The public health crisis that has been created by the AIDS epidemic is about to become the center of a budget battle in Los Angeles County. As it must. Only New York and San Francisco have graver problems.
The Los Angeles County supervisors are faced with new and grim evidence that they risk the entire population unless they end the neglect of the problem and focus resources--major resources--on slowing the spread of the disease and providing treatment centers for those infected.
There are some encouraging signs of an awakening sense of responsibility. A new administrator of the county AIDS program, Robert Saltzman, has been installed. And he has called for proposals for the development of a five-year plan to create a coordinated effort within Los Angeles County. But there is no assurance as yet that the supervisors will respond with adequate resources--resources measured in millions, not tens of thousands of dollars.
In the meantime, the Los Angeles County program is conspicuous for its inadequacy.
There is only one county-sponsored specialized outpatient AIDS clinic. There are virtually no alternatives to hospitals, no skilled-nursing facilities, no hospices, virtually no dental care. A 25-bed nursing facility is under construction. The Roman Catholic Archdiocese remains committed to opening a hospice, but has not yet found a site--let alone arranged the necessary funding. One experimental home-care program is in operation, but it is limited to 131 persons at a time when there are 2,722 reported cases in the county.
Furthermore, testing for the presence of the human immunodeficiency virus (HIV), believed to cause AIDS, is hard to come by. Expanded voluntary testing programs were cited as a priority at the recent national AIDS conference in Atlanta. The county operates only one testing program, located at the Hollywood Gay and Lesbian Community Services Center. The waiting time there for an appointment is seven weeks. Long Beach has a city testing center open two hours a week, supplemented by two other clinics that operate for a total of seven hours a week. There are no other free, anonymous, voluntary testing centers in the county. The county has under consideration three more test sites--in South-Central and East Los Angeles and in the San Fernando Valley--but the sites have not yet received final approval, and there is no likelihood of putting them into operation before the end of June.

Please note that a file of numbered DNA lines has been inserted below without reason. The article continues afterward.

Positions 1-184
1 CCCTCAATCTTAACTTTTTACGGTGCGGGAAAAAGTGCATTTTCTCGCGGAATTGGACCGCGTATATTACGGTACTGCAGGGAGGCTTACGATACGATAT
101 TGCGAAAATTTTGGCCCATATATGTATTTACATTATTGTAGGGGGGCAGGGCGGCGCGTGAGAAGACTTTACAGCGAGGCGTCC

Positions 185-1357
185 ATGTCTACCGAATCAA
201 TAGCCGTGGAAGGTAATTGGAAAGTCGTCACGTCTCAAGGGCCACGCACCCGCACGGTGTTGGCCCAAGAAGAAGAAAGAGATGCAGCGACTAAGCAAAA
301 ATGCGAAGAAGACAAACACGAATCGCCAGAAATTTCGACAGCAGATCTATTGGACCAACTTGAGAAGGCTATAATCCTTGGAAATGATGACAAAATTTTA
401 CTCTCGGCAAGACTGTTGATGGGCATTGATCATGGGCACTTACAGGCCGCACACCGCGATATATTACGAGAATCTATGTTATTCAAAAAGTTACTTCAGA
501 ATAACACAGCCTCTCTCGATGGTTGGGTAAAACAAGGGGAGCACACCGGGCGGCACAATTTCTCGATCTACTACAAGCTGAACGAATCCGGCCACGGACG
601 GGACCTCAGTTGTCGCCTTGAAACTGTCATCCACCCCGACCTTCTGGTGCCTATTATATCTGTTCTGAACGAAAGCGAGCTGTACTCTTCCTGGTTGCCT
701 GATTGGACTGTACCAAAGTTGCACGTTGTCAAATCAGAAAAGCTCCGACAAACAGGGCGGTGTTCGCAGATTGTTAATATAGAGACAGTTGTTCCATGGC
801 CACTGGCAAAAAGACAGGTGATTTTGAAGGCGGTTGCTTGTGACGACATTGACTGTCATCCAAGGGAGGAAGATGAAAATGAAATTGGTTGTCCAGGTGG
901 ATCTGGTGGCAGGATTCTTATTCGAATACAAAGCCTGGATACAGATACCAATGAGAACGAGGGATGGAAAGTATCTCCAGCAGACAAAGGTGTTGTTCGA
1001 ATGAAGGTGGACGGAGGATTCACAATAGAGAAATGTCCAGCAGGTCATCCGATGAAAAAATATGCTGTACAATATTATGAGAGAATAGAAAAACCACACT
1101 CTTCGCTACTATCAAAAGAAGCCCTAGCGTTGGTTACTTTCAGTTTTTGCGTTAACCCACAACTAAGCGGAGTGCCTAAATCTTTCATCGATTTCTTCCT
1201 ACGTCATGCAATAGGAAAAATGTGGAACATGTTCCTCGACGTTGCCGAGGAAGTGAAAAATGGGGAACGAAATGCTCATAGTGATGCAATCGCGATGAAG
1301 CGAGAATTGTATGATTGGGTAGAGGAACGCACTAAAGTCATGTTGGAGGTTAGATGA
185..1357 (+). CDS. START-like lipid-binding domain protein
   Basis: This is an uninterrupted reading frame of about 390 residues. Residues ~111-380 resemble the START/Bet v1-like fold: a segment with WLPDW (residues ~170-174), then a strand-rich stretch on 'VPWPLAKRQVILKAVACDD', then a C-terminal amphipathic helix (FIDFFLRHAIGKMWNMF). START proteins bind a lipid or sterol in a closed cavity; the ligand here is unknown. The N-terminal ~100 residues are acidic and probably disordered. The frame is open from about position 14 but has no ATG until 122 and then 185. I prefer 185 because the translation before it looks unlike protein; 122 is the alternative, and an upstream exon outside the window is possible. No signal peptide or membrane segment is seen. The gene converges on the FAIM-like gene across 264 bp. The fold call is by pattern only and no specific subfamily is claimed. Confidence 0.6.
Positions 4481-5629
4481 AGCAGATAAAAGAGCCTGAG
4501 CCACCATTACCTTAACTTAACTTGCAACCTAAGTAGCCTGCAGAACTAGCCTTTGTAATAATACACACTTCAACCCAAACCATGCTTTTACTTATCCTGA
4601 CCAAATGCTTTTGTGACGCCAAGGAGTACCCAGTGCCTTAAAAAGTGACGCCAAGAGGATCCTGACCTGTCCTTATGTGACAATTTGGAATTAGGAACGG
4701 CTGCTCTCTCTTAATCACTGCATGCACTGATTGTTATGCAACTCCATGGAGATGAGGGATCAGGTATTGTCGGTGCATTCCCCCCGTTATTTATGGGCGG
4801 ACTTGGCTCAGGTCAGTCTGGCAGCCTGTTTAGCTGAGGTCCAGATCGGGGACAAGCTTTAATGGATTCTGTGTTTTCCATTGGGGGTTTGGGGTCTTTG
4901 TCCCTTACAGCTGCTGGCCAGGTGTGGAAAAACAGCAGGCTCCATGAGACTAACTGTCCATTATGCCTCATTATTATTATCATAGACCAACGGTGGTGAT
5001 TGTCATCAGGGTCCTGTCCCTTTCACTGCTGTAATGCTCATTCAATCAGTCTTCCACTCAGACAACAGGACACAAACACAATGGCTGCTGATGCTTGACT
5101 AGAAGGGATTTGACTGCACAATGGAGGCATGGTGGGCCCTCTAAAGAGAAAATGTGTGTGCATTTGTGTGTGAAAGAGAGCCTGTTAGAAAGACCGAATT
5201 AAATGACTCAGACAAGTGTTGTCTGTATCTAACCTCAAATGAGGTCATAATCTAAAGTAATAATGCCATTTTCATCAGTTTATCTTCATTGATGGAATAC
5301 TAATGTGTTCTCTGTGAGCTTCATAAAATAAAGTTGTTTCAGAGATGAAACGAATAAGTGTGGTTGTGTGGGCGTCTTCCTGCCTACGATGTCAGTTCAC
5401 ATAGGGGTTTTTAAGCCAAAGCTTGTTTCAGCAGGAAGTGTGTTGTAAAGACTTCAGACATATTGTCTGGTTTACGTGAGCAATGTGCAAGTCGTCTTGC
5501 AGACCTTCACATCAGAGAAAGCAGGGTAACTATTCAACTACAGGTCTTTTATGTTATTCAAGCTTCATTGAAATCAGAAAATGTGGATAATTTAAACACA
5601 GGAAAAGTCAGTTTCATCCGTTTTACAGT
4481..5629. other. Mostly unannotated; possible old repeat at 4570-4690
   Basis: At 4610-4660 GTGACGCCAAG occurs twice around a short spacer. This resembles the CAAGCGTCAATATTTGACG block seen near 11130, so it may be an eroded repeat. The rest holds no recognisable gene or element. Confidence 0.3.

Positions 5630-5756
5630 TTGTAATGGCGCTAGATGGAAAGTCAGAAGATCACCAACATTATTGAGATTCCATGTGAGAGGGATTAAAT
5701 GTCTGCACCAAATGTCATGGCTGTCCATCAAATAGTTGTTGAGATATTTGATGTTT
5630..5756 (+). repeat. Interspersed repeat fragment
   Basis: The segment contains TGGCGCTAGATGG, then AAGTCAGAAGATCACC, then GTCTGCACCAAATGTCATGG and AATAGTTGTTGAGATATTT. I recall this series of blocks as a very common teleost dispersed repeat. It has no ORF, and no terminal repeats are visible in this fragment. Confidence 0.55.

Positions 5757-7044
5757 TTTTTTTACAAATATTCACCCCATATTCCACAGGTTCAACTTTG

Private physicians can arrange for tests. However, most private medical offices are not yet organized to assure confidentiality, and the training of doctors to do the critically important counseling of those testing positive is just getting under way. Also, the Los Angeles County Medical Assn. reports concern among doctors that health-insurance companies may gain access to private laboratory reports and cancel health coverage for individuals simply because they requested a test. The absence of confidentiality safeguards in medical offices makes all the more urgent an expansion of public testing sites.
Beyond the health services, the requisite public education program is missing. The county AIDS program office has a staff of five in its education unit to serve a population area of more than 8 million. The only known ways to slow the spread of the virus are abstinence or the use of condoms in sexual intercourse, and the use of sterile needles for intravenous drugs. Every day of delay perpetuates ignorance about protection strategies and increases the dimensions of the catastrophe that is taking shape.
At the present rate of increase, a million Americans will have AIDS in 1996--and that is a conservative estimate. For each person with AIDS, an estimated 50 more have the virus. It is still not clear how many with the virus will contract AIDS or AIDS-related condition (ARC). In the longest-term study to date, a sampling of persons seven years after they tested positive to the AIDS virus showed that 36% had AIDS and 38% had ARC. There is no known cure for AIDS.
Some experts are convinced that the very dimension of the problem, without equal in the history of medicine, may have retarded an effective response. Some dismissed it as an isolated problem for homosexuals, because the majority of the initial cases have infected them, and failed to recognize that it also affects heterosexuals. In fact, the epidemic will critically affect everyone, directly or indirectly, unless contained while the search for a cure continues.
AIDS is not a problem just for Los Angeles County. The urgent need for expanded services and education programs is evident in many other counties. Only in recent months has Orange County moved to appoint an AIDS coordinator, establish a county committee and launch an education program in the schools. Nor can counties do it on their own. Their efforts require additional state and federal funds.
But the credible response of San Francisco has demonstrated how much an effective city-county government can do. San Francisco currently spends 10 times more on AIDS than Los Angeles County does, even though San Francisco's caseload is only 15% larger.